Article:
Climate Change Adaptation

The effects of climate change can already be felt in the City of North Vancouver – temperatures are higher, winters are wetter, summers are drier, and extreme weather events are becoming more common.

Extreme and damaging events – like the floods caused by heavy rainfall in Spring 2018, severe storm in Winter 2018 and the record-breaking forest fires and poor air quality of Summers 2017 and 2018  – will become increasingly common in the coming decades.

Our health, buildings, infrastructure, environment, and quality of life will all be severely impacted if we are not prepared for the coming changes.

Climate Change Adaptation Plan

Climate Change Adaptation PlanTo respond to these challenges the City of North Vancouver adopted the Climate Change Adaptation Plan in October 2013. 

By improving the City’s capacity to respond to the effects of climate change we will not only help to avoid the most severe impacts, but also reduce costs and make the City a better place to live.

Because climate change will affect nearly all aspects of life, the City has also made the strategic decision to integrate adaptation throughout all City operations, including the 2014 Official Community Plan (OCP).

By adopting adaptation as a key priority and committing to action through the OCP and Climate Change Adaptation Plan, the City continues to show its commitment to sustainability, community vitality, and climate leadership.

The City is following the Building Adaptive and Resilient Communities (BARC) Program to plan for the impacts of climate change.

What Are We Doing to Adapt?

Integrated Stormwater Management Planning

Flooding due to intense rainfall is one of the greatest climate change risks the City faces.  As large storms become more frequent and powerful, traditional stormwater management that relies on storm sewers and engineered waterways will lead to skyrocketing costs, environmental damage, and will still leave us at risk.

This City is following new approach, called Integrated Stormwater Management Planning (ISMP), to reduce stormwater at the source by allowing rainwater to seep into the ground, rather than just transporting it away in storm sewers.  

Please go to Rains, Drains, and Creeks for more information.

Flood Construction Levels 

Flood construction levels (FCLs) are used to ensure that businesses, living spaces, and storage areas (including electrical and mechanical equipment) are built high enough to prevent flooding.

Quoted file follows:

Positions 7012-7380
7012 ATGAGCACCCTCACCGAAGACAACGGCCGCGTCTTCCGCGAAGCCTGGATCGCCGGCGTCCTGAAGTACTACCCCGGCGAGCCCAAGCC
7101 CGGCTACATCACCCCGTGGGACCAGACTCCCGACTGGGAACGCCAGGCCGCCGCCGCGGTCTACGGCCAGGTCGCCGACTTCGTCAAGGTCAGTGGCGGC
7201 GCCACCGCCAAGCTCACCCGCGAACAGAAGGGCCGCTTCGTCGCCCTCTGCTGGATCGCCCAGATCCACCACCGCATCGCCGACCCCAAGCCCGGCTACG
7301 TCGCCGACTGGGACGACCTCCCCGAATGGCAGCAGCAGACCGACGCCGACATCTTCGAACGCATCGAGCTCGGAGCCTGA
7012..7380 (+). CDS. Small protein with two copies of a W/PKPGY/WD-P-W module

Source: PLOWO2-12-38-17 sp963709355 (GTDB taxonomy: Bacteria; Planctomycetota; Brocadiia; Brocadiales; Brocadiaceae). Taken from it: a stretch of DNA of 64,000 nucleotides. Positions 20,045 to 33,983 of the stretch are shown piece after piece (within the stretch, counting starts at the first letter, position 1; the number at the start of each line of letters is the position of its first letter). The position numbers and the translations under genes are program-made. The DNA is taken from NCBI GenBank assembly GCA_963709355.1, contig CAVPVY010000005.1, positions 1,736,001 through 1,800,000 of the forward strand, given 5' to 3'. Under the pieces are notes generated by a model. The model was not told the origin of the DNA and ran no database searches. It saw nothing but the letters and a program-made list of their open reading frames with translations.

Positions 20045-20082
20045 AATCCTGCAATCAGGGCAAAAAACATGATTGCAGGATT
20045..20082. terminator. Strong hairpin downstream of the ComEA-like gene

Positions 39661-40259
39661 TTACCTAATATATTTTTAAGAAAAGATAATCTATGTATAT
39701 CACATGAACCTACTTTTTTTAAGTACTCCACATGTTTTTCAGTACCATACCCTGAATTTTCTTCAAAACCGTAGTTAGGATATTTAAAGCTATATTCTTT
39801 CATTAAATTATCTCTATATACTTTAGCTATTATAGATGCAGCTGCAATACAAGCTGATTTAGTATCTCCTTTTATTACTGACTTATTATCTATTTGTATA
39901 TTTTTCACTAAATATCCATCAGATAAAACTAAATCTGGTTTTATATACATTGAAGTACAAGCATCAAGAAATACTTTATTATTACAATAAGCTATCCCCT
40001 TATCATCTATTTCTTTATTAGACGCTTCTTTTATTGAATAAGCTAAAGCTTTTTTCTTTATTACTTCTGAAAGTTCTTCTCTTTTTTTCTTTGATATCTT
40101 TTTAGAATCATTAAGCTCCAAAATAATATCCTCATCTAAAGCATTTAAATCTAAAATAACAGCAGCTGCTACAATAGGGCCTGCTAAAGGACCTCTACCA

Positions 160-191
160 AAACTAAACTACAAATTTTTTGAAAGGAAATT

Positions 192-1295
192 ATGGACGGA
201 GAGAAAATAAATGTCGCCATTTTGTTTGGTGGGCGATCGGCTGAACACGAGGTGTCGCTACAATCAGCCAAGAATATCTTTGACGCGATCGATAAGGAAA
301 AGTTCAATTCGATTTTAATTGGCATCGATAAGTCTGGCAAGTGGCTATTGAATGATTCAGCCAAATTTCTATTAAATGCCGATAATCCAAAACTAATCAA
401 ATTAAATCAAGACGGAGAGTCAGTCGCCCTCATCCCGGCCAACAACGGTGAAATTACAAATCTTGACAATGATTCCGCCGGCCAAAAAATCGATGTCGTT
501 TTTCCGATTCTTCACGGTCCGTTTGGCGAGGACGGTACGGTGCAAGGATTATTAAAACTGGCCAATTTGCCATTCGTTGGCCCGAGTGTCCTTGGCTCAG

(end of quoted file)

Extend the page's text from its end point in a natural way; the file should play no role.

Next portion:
In July 2014 the City raised its FCL from 3.25m to 4.5m to provide enhanced protection from the risk of flooding.  Although this increase does not account for sea level rise (SLR), it is a substantial change that brings the City in line with the best practices for the current sea level.  The higher FCL also greatly reduces barriers to implementing future sea level rise management strategies and increases the City’s resilience to extreme weather today and in the future.

Hazard Land Development Permit Areas

Development Permit Areas Map Adopted as part of the 2014 Official Community Plan, the Hazard Lands DPA identifies lands within the 200-year flood plain and areas near steep slopes, and requires that landowners obtain a Development Permit before proceeding with any development or alteration.  These areas are at the most risk to increasingly extreme weather. By ensuring any development on these lands is adapted to the climate of the future will help to minimize risks to both property and life.

Green Building Amendments

The City of North Vancouver is committed to building a more sustainable community and amended the City's Zoning Bylaw to support the construction of greener buildings.  Not only will it be easier to design and build green, but the City has introduced new incentives and requirements for all new construction. There are now more opportunities to include higher energy efficiency, waste and water diversion, local food production and healthy living environments into construction design. 

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